Unsolved Qt and closed source, commercial development
luisfilipels last edited by luisfilipels
I'm a student that used Qt for an assignment given to me and some colleagues. We really liked using the framework, and were considering to use in a closed source and commercial project (which will possibly involve a custom embedded device as well). We read Qt's LGPL license though, and we're now not certain if this license is the right choice for us, considering the commercial nature of our project.
More specifically, we would like to know if we can utilize Qt without purchasing the commercial license for said project we are considering to develop, provided we don't make any changes to the source code of Qt (by only using the libraries that are available to us), and dynamically linking these libraries (which we think is something we are already doing, since in our tests, the project we developed in our assignment required Qt to be installed in order for the application to run). Can we develop our program, given that we will do these things?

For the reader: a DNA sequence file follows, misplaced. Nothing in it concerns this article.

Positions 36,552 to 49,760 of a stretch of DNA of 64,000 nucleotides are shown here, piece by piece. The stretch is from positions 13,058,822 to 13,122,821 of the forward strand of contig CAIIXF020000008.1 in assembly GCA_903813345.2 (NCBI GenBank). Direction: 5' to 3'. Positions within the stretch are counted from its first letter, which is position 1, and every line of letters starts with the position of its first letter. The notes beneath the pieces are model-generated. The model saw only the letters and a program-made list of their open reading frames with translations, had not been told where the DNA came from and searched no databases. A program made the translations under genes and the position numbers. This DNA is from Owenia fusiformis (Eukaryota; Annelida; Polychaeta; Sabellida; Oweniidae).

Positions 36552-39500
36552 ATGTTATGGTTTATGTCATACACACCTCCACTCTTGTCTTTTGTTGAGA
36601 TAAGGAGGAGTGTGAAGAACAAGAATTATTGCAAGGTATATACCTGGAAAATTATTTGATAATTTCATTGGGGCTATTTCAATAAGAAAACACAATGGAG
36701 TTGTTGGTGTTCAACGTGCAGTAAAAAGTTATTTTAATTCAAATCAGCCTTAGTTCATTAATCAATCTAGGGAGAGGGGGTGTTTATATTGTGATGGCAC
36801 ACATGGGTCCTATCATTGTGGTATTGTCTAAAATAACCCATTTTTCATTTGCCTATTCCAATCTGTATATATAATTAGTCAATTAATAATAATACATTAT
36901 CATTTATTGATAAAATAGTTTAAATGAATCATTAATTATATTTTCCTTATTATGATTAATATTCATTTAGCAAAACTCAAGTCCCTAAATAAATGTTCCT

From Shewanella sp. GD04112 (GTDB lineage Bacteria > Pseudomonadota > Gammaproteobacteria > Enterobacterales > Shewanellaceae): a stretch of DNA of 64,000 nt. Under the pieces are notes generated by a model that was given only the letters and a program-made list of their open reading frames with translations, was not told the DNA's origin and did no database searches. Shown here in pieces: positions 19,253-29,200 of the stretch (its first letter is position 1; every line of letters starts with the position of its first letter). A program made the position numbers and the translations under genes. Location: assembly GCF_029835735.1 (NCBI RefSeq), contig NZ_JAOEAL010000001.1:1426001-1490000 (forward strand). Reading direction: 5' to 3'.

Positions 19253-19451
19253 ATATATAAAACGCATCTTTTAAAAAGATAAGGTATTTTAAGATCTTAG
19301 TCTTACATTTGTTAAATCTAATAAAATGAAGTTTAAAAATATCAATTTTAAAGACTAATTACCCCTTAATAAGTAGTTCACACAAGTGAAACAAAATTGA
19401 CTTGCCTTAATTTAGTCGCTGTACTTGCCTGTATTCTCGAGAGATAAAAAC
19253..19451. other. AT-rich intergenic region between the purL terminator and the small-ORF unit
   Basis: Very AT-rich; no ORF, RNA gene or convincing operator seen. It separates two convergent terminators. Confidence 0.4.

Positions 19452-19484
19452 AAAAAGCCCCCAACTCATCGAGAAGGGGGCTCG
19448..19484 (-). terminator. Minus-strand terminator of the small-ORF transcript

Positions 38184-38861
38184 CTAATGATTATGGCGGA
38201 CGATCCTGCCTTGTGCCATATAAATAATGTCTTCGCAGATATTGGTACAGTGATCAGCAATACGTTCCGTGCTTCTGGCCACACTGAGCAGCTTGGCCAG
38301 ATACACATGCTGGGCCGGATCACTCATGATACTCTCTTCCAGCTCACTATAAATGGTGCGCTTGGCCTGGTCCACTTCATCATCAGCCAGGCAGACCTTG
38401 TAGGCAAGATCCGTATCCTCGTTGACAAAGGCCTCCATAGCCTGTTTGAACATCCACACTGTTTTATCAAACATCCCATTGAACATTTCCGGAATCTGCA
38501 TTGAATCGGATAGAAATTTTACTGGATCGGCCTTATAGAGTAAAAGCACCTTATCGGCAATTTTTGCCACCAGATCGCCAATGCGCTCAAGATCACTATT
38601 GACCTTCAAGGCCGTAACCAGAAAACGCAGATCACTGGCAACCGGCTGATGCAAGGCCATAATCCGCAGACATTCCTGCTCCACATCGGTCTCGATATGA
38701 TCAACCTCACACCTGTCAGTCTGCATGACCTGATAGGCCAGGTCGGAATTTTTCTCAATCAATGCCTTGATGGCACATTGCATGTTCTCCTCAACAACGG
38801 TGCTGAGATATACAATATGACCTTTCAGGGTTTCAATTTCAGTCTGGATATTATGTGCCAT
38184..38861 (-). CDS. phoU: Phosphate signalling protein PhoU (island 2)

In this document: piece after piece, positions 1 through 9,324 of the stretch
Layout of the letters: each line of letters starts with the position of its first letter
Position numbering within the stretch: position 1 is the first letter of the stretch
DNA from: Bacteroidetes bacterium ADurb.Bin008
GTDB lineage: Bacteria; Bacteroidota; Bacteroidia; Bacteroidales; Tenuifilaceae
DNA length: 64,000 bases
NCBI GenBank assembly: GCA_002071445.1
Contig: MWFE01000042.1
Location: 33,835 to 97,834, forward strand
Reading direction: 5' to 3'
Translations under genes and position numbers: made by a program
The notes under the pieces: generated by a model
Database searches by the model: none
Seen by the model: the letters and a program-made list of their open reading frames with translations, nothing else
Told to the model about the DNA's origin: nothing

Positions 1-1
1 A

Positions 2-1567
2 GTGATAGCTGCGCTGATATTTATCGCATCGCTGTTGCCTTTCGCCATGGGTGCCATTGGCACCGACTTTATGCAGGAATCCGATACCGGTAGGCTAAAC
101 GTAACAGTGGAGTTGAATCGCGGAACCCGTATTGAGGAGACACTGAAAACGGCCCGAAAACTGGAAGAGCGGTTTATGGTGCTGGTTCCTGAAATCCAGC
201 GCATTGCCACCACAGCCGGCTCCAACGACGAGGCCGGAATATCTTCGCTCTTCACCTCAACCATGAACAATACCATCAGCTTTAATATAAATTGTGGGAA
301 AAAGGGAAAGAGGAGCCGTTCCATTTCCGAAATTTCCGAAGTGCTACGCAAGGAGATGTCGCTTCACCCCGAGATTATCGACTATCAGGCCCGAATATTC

Also, I had previously sent this message to Qt's support, but was only directed to this link, but we didn't find it to be very clear. About this "re-linking mechanism", does providing our client with the installer of the framework suffice in this regard? And, about "Make “open” consumer devices", does this have any effect on the use of our embedded device?
I reckon this is a question that gets asked quite often, but we really need an up to date response, so I apologize for asking.
Thank you for any answers.
The only correct answer is: ask a lawyer (we are not on this forum).
As for open device, AFAIK, it means that your device shall have a mechanism allowing its user to change the Qt version used there if they want to. It also applies to all librairies with similar licenses.
Usually this means having a separate partition for all libraries in the same case that can be remounted in read/write mode.
luisfilipels last edited by
Hello, thank you for your response.
The device in question is an embedded Linux device with a package manager (Qt can be installed from said manager). I believe this means that obligation, about an open device, is fulfilled, would you think so?
Will your users be able to access that package manager ?
Will they be able to replace your Qt version by their own ?
luisfilipels last edited by
Yes, they will be able to do both things, once the project is delivered.
Then it sounds good. You might want to ensure they can reset the device once they brick it by fiddling with it ;-)
Miguel Angel Pons last edited by
You can use this app template:
Offers you a relink mechanism, also for embedded devices:
you can release a redistributable project (your application inside a compiled static library, in a qt .pro project)
and you must release your SDK (sysroot and compiler).
If you use Static Qt, user can build his own Qt and rebuild your closed source application.